Want to Self-Publish a Book? Here’s What To Expect Financially

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Everyone’s dream is to earn money while doing what they love. When you’ve finally started taking the steps towards that dream, you’ve surely sacrificed some, if not many, things. If you haven’t quit your job yet but you’re exercising your passion as a side-job, you’re sacrificing comfort and leisure. On the other hand, if you have to quit your job and work full-time on your passion such as writing, you’re sacrificing a steady income.

First-time authors typically don’t make much after publishing their first work, unless they’re extremely lucky. But that isn’t a reason to be discouraged. Renowned authors also started small, so keep your eyes on the prize no matter how difficult the journey is. Learning what to expect financially after self-publishing can help you with a lot of decisions, such as budgeting for coffee table book printing costs.

Research Data

In 2013, Writers Digest and Digital Book World conducted a survey to determine how much authors make. The survey revealed that self-publishing authors had a median income of less than $5,000, while those who publish traditionally had earned $5,000 to $9,999. Authors who do both self-publishing and traditional publishing, more known as “hybrid authors”, are the ones revealed to earn the highest median income, ranging from $15,000 to $19,999.

1.8% of self-publishing authors surveyed managed to earn more than $100,000 in the year previous. The percentage of traditional publishing authors who earned the same was at 8.8%, and for hybrid authors, it was at 13.2%. This data shows that being a hybrid author seems to work best if you’re prioritizing your finances.

How Do Authors Make Money?

If you’re publishing traditionally, you can expect to shell out $2,000 to $4,000 for an advance. In typical cases, you’ll earn 6% to 10% of the book sales, but that can go 1-2% higher if you’re able to sell more than 10,000 copies. For e-books, you can earn 20% to 30% of their sales.

With self-publishing, you’d be allowed to keep a larger portion of the profits. They’re called royalties and you can earn 50% to 90% of it. But for print books, your royalty could be as low as 35% only. It’s e-book versions that guarantee higher royalties, but that depends on the platform you’re using.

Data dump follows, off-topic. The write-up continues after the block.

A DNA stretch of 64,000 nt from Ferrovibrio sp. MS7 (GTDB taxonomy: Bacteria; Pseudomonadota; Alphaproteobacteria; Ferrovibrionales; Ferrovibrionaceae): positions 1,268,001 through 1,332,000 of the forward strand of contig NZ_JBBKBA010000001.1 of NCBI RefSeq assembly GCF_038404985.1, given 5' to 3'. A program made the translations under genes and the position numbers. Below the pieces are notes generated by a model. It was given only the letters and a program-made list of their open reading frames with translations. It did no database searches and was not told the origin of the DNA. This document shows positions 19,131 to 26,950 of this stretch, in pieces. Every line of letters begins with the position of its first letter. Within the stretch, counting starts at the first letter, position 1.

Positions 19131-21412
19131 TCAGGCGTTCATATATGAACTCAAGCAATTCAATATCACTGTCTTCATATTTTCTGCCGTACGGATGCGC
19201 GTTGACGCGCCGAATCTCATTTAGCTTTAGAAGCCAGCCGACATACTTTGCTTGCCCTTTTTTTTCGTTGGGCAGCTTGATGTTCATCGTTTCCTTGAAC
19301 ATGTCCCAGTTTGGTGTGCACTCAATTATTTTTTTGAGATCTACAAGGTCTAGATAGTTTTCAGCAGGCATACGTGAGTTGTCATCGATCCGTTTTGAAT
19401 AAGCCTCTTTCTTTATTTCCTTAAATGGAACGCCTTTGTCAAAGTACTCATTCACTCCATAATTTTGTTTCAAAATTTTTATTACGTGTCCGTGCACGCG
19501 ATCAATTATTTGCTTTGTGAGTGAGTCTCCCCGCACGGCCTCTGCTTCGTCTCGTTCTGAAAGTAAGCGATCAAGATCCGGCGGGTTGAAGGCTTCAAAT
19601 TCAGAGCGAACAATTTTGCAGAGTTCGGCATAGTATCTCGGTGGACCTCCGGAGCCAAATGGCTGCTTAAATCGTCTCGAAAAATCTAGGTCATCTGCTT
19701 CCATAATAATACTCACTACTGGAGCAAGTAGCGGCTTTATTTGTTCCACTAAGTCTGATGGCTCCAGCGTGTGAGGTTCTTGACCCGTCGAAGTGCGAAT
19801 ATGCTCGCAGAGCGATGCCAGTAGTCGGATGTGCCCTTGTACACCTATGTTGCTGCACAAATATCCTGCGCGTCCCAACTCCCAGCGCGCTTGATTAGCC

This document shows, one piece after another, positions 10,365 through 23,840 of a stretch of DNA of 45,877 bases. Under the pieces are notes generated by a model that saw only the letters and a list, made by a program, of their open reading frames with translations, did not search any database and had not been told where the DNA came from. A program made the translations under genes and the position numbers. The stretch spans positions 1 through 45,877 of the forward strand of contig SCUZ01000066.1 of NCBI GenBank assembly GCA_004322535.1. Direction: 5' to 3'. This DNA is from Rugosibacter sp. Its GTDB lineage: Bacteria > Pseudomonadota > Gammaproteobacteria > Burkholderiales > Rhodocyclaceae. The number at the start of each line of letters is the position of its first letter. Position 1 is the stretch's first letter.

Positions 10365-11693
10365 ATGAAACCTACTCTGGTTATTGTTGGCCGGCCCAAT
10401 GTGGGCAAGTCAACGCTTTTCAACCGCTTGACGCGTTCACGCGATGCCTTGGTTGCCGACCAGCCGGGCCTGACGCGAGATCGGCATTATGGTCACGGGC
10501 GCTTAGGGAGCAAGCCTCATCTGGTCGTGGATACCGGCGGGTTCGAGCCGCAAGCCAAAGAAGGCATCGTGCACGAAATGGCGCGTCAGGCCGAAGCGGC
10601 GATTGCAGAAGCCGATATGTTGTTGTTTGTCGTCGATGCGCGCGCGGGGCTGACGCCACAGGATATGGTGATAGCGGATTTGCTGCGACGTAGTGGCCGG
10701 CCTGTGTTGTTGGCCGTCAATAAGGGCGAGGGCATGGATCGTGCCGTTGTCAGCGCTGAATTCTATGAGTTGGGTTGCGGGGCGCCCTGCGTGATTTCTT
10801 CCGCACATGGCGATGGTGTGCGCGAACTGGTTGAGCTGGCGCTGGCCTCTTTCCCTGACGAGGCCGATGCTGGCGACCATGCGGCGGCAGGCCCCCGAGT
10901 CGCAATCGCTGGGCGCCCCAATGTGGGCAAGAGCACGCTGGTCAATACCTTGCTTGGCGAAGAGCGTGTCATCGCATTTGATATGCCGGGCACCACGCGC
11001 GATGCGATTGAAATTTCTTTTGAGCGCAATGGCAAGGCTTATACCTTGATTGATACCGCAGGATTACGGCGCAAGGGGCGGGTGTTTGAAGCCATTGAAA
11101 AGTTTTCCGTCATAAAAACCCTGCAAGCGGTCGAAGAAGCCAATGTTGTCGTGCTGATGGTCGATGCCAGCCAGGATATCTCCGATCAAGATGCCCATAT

You can continue earning royalties even if you’re not making much sales. How? Keep making your book available even after years of their publishing. Your older books are called your “backlists”, and they would continue to earn royalties as long as you don’t pull them out of the market.

Factors to Consider Before Self-Publishing

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If you’re self-publishing, you’re in control of the design, format, marketing, and distribution. Hiring other people to work on those will cost you more money, but can save you more time.

If you’re selling directly, meaning you won’t rely on any platforms, you can have 100% of the proceeds, but they will all be dedicated for re-prints, shipping, distribution, storage, and other costs of doing business. There will also be taxes to think about, including sales tax, income tax, etc. It’s basically business management.

You also need a marketing plan, which would also cost money. Traditional publishers usually arrange media coverage to market the books, which they have the budget for. You can also do this if you’re self-publishing, but all the budget will be arranged by you. If this isn’t your forte, you can hire a manager, although that would be an additional expense.

First-time authors aren’t likely to make a lot immediately. Don’t make earning money your only goal when writing books. Although keeping your eyes on the prize may help you stay motivated, the prize is more than just the money. It’s being recognized for your talent, making people love your work, and finally fulfilling your dreams.

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